Record-high U.S. cattle, beef prices seen in 2013-CATTLEFAX

Fri Feb 8, 2013 4:15pm EST

By Theopolis Waters
    TAMPA, Fla. Feb 8 (Reuters) - U.S. cattle and beef prices
should set more record highs this year as the worst drought in
half a century, which wilted pastures and drove up feed costs,
forced producers to trim the nation's herd to the smallest since
1952, according to industry marketing and analytics firm
CattleFax.
    Prices for slaughter-ready cattle, or fed cattle, could
average $126 per cwt, up $3 from last year, which would be a
fourth consecutive yearly increase, Cattlefax CEO Randy Blach
said during a Friday session at the National Cattlemen's Beef
Association annual meeting.
    "We'll see record high fed cattle prices at some point here
in the spring where we'll see the market top the $130 level of
last year," said Blach.
    That forecast is based on more declines in cattle herd due
to the drought in the southwestern United States, a seasonal
decline in slaughter-ready cattle during the spring and stronger
beef exports.
    Separately, the U.S. Agriculture Department released its
monthly production report on Friday, in which it forecast 2013
slaughter steer prices of $124 to $132 in the spring quarter,
$125 to $135 in the third quarter, and $127 to $137 in the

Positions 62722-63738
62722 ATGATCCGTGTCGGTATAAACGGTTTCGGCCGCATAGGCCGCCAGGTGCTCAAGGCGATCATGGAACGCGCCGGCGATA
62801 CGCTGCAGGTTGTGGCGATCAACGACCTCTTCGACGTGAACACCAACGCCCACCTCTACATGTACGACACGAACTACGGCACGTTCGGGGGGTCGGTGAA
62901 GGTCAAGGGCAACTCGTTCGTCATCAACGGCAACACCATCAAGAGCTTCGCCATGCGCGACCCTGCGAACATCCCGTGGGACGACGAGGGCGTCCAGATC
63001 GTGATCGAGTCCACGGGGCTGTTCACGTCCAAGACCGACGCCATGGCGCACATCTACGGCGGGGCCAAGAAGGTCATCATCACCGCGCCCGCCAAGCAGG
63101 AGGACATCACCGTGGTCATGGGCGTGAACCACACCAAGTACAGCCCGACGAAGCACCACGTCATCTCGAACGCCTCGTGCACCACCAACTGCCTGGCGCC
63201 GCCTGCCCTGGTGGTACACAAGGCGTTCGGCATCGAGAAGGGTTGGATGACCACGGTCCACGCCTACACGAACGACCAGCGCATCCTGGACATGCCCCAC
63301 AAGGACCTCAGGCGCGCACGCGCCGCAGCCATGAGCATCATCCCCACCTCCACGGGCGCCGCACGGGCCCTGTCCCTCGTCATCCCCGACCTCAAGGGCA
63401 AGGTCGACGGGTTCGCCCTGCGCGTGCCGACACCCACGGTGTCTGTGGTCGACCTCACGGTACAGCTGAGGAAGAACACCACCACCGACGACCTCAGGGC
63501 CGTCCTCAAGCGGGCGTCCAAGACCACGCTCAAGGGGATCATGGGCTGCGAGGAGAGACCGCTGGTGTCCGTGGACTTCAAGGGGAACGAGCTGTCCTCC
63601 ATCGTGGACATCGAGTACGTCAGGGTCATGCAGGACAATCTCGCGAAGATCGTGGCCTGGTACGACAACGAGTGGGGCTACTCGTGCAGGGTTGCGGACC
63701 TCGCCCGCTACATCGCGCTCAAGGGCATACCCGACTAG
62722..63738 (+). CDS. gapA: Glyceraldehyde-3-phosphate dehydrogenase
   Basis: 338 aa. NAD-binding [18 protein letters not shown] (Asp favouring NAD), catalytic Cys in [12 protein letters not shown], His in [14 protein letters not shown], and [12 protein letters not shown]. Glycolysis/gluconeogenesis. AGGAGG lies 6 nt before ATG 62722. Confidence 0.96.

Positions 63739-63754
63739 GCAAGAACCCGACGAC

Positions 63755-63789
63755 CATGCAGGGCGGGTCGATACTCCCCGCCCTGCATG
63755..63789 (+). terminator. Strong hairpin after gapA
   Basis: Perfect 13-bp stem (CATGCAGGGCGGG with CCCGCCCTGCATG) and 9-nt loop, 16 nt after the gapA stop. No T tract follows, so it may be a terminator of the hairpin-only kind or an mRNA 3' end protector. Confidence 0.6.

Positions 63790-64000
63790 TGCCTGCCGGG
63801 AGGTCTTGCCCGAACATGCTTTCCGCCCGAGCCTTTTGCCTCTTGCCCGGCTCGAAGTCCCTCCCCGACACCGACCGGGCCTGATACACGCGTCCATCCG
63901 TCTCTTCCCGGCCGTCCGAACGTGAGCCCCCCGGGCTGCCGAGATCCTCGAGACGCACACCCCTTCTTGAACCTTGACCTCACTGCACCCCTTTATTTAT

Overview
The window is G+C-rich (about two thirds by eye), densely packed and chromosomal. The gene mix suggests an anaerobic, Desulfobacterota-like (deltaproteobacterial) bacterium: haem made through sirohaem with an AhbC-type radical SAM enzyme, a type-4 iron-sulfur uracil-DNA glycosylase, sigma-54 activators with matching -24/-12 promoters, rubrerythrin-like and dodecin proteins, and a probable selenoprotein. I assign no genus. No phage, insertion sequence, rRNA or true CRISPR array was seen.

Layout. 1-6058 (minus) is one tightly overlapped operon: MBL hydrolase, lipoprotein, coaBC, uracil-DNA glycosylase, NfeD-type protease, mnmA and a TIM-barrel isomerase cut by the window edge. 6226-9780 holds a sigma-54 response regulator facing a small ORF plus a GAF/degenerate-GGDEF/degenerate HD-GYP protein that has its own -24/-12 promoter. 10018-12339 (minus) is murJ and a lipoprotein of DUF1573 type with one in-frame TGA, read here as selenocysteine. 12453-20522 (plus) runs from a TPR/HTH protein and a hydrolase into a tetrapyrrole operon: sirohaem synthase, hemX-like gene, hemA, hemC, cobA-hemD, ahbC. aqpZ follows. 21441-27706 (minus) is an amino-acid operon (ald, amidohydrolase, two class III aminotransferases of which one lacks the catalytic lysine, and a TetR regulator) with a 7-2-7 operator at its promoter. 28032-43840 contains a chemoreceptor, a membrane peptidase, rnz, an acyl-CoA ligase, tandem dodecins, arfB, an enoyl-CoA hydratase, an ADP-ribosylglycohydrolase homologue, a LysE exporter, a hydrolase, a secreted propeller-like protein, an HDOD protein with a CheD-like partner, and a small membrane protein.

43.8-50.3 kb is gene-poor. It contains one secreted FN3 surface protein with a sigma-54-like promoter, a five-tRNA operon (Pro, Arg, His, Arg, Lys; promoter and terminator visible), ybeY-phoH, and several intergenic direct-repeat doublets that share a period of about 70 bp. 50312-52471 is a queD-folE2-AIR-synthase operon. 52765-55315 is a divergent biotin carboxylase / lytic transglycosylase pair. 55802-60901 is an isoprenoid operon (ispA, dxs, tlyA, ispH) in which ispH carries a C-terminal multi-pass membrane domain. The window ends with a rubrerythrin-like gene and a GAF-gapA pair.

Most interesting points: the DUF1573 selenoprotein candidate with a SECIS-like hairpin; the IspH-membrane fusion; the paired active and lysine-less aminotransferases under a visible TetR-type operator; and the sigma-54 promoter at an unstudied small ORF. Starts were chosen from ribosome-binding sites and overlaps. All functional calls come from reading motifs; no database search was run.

fourth quarter
    
    HIGHER MEAT PRICES FORECAST 
    Grocery shoppers can expect record high beef prices in 2013,
with the retail price seen on average at $4.85 per lb, up 4 pct
from 2012, said Blach. 
    Retail prices hit a record high of $5.15 per lb in November
before easing to $5.11 last month, according to USDA.
    In addition to record beef prices, Blach said pork and
poultry prices have also increased in the last few months.
    "All of those protein prices are going to get higher," he
said. 
    Escalation in meat prices may be slowed as consumers remain
cautious buyers in the slowly recovering domestic economy.
    "The demand side of the puzzle doesn't appear to be any
better than steady. We're just not going to have as much
disposable income," he said.
    If beef prices are to come down, feed and hay costs will
have to decline to encourage producers to expand the U.S. cattle
herd. 
    "We've got to see expansion of the herd. If we were to start
expanding tomorrow, we're 30 months down the road before we can
really impact production. So, prices are going to stay elevated
for quite some time until we can respond to Mother Nature's
signal to re-grow the herd," said Blach.
    In its Friday report, USDA forecast 2013 U.S. beef
production at 25.19 billion lbs, down 3 percent from 2012.

 (Editing by Bob Burgdorfer)
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